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Walter Scott's son testifies in sentencing for Michael Slager, asks for harshest penalty

Slager Court Sketch (WCIV)

The youngest son of a slain black motorist has asked a judge to levy the stiffest possible sentence against the former police officer who shot his father to death.

Miles Scott asked a federal judge mulling how much time Michael Slager should spend in prison for "the strongest sentence the laws allow."

Scott's father, Walter Scott, died in April 2015 after Slager shot him in the back five times following a traffic stop. Slager has said he shot in self-defense because he felt threatened when Scott grabbed his stun gun.

Through tears, clutching a framed photograph of his father, Miles Scott said he has had trouble sleeping and misses watching football games with his dad.

Slager is being sentenced this week for violating Scott's civil rights. Federal prosecutors have asked for a life sentence, while Slager's defense attorneys recommend 10 to nearly 13 years.

The proceedings for Michael Slager could wrap up Wednesday, but likely will wrap Thursday.

Thus far, prosecutors and defense attorneys have put up more than half a dozen witnesses, several of whom have analyzed video and audio recordings of the April 2015 shooting death of Walter Scott.

Slager has said he shot Scott in self-defense, feeling threatened when Scott grabbed his stun gun. An expert who examined a stun gun used by Slager says the weapon could have been dangerous after its initial deployment.

Darko Babic (dar-KO bah-BIK) testified Wednesday he examined Slager's stun gun, and found the weapon was discharged six times the day of the shooting.

Babic also demonstrated the use of a stun gun in court, to show the difference between the loud noise made when the probes deploy and the more muted sound the Taser makes when used in direct contact with someone's skin.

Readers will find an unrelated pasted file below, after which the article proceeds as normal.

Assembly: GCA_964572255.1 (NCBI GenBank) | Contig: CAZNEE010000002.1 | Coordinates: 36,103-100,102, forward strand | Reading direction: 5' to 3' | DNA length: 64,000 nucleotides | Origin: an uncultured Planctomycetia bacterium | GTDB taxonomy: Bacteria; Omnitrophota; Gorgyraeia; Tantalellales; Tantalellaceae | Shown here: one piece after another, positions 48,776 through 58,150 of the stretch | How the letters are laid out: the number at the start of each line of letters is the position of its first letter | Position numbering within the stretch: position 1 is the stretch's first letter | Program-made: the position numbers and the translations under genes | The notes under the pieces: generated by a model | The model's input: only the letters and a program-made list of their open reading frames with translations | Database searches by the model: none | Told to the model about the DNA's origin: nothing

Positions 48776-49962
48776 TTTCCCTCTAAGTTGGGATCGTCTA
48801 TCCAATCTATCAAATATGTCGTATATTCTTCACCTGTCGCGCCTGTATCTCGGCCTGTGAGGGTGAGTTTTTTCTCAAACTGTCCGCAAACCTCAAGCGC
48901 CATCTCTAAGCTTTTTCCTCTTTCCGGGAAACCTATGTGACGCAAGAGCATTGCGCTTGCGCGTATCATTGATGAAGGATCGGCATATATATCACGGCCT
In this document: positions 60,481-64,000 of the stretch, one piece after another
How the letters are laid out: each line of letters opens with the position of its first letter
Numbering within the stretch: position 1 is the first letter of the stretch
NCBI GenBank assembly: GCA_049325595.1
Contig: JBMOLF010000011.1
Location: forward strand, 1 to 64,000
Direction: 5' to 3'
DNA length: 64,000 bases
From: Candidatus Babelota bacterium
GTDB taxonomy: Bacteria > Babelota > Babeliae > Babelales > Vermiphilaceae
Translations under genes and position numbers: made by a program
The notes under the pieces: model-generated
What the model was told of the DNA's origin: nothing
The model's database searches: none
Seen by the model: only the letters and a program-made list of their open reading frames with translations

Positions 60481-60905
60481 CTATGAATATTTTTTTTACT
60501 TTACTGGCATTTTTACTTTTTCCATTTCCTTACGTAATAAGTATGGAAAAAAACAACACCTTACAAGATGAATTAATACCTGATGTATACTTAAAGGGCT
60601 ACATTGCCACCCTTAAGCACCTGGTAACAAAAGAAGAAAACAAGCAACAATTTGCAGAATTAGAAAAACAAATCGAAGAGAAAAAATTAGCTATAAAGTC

Walter Humphries, Slager's former supervisor at NCPD, testified Wednesday that Slager followed proper protocols in his encounter with Scott during and after the traffic stop.

Humphries had been Slager's supervisor when the officer worked the night shift before switching to daytime duty. He helped demonstrate how officers are trained to disarm anyone with a weapon and said Slager acted appropriately.

Slager has been in jail since pleading guilty in May to violating Scott's civil rights through excessive force under color of law.

A year ago, former South Carolina police officer Michael Slager heard a judge declare a mistrial in the state murder case against him for shooting an unarmed black motorist to death.

Solicitor Scarlett Wilson, who prosecuted Slager for the state, was called to testify Wednesday by Slager's attorneys, Andy Savage.

Savage has long alleged state and federal officials unfairly teamed up on Slager.

Wilson says she had interacted with federal officials but couldn't recall specific contacts and hadn't planned prosecutorial decisions with them.

Judge David Norton Wednesday also allowed expert testimony blocked from the state trial. A forensic analyst testified Slager fought with Scott before their fatal encounter.

(ABC News 4 contributed information to this report)

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